Yesterday, the Peace and Security Network in partnership with the Fund for Peace and the United States Institute of Peace organized a Roundtable on preventing electoral violence as the march towards the 2019 election approaches it target. The paradox is that as the integrity and quality of Nigerian elections improve, the risk of violence rises. This is partly because the elections become more competitive and the results closer as we have seen in the last two gubernatorial elections in Ekiti and Osun States. In this context, the stakes of the elections become higher, desperation of politicians increase and corruption in the form of vote buying, thuggery and violence could be the result. It is for this reason that the drivers of election violence need to be understood and concerted efforts to contain them become imperative.
The Roundtable discussed the controversy on yesterday’s Osun rerun elections in some polling units and drew attention to the fact that INEC had to introduce the measure because some politicians were deliberately causing violence in constituencies where their opponents have a strong electoral base with the express intention of getting the votes in those areas cancelled in accordance with the Electoral Act. The measure was therefore developed to address such mischief. Democracy cannot be consolidated if people are allowed to create mayhem and to benefit from their dastardly action. We must not forget the absurdities that occurred in this regard during the 2007 and 2011 elections.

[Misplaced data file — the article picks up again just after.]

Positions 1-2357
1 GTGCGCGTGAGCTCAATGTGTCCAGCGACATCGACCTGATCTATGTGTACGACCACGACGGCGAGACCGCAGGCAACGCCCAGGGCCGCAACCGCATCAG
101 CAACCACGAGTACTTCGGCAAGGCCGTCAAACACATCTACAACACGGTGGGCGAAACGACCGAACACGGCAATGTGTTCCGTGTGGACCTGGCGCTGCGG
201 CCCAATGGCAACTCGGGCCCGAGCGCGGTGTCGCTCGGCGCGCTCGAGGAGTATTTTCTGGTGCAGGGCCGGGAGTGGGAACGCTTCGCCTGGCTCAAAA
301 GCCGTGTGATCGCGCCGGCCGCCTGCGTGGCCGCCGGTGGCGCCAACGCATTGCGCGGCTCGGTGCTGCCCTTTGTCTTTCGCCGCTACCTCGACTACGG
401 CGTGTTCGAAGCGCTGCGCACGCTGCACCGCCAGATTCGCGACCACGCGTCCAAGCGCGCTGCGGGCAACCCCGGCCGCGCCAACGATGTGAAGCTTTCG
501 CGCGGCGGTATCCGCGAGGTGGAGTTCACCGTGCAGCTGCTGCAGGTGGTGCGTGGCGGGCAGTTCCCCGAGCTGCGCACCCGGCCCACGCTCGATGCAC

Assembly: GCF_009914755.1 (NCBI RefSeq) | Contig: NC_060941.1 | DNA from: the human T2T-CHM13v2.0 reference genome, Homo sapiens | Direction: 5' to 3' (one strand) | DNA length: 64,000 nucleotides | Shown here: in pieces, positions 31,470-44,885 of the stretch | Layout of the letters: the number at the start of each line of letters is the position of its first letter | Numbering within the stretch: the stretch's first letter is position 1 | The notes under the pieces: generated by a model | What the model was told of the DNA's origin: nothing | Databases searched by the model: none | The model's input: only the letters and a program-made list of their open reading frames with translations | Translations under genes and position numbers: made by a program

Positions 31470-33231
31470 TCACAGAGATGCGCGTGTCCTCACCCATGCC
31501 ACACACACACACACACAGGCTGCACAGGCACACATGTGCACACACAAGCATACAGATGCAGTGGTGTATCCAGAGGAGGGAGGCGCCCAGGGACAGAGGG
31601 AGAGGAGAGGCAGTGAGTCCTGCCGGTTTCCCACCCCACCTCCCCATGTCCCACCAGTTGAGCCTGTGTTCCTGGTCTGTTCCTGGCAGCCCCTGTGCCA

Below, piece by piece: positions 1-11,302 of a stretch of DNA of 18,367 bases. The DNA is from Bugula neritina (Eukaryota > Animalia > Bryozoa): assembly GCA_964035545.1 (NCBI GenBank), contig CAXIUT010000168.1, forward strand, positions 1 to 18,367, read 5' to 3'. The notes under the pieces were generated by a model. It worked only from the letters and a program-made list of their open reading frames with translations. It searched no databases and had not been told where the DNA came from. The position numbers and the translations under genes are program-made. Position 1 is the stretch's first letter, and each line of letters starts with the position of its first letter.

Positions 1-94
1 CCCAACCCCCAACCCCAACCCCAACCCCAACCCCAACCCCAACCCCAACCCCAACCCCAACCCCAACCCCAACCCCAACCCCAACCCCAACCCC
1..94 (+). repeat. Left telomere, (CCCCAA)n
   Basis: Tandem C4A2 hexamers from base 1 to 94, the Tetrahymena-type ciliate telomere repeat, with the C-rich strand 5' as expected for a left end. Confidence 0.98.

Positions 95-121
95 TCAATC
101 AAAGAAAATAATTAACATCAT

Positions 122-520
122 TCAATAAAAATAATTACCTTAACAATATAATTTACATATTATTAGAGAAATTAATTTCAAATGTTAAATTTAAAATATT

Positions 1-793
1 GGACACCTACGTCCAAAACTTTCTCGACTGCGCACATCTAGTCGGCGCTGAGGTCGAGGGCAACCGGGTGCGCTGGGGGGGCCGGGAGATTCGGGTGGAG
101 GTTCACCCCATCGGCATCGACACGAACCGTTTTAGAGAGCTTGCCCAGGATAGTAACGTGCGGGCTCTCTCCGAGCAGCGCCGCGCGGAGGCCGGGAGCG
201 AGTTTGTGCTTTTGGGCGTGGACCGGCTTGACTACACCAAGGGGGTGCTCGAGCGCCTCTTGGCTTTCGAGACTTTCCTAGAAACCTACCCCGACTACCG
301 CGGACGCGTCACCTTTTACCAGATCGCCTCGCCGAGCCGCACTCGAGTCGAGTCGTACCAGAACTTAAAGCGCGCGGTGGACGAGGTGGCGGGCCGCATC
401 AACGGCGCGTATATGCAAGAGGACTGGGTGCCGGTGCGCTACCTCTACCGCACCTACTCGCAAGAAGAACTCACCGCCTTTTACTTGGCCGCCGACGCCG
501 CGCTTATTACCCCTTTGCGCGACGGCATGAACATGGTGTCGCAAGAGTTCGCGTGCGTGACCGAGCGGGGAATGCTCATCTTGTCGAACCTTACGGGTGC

The elections would be taking place at a time when Nigeria is facing an unprecedented existential crisis and one might even say that there is a risk of a growing drift towards chaos. One element of the crisis is the spread of the culture of violence. The Boko Haram insurgency has persisted for a decade and although progress has been made towards containing it, it remains a major problem with over 30,000 people killed and millions displaced. The Niger Delta remains marked by militancy and economic sabotage. In more recent years, a crisis of pastoralism has developed and deepened leading to violence and mass atrocities in most states in the country as herdsmen and farmers clash and cattle rustlers, kidnappers and conflict entrepreneurs enter the melee. Communal clashes are also spreading and the religious arena has become a site for political mobilization and the articulation of hate and dangerous speech. Increasingly, Nigerians are taking their political directives from their pastors and imams and if religious leaders continue to proffer divisive messages, the of serious violence increases.
The meeting started with presentations of research findings on the risk of violent conflicts. Patricia Taft of the Fund for Peace spoke of the current national context of a legitimacy crisis of the State, which many citizens consider unfit for the purpose of providing for their welfare and security. Nigeria’s electoral history demonstrate the for each electoral cycle, hotspots of violent action arise. The challenge, she explained is that the hotspots change with each election so continuous research and surveillance is necessary to identify and address emerging hotspots of violence. In most cases, electoral violence is not spontaneous, it is orchestrated by violence entrepreneurs who push communities to confront each other. Violence however can be prevented if civil society organisations with convening power intervene early to keep the peace.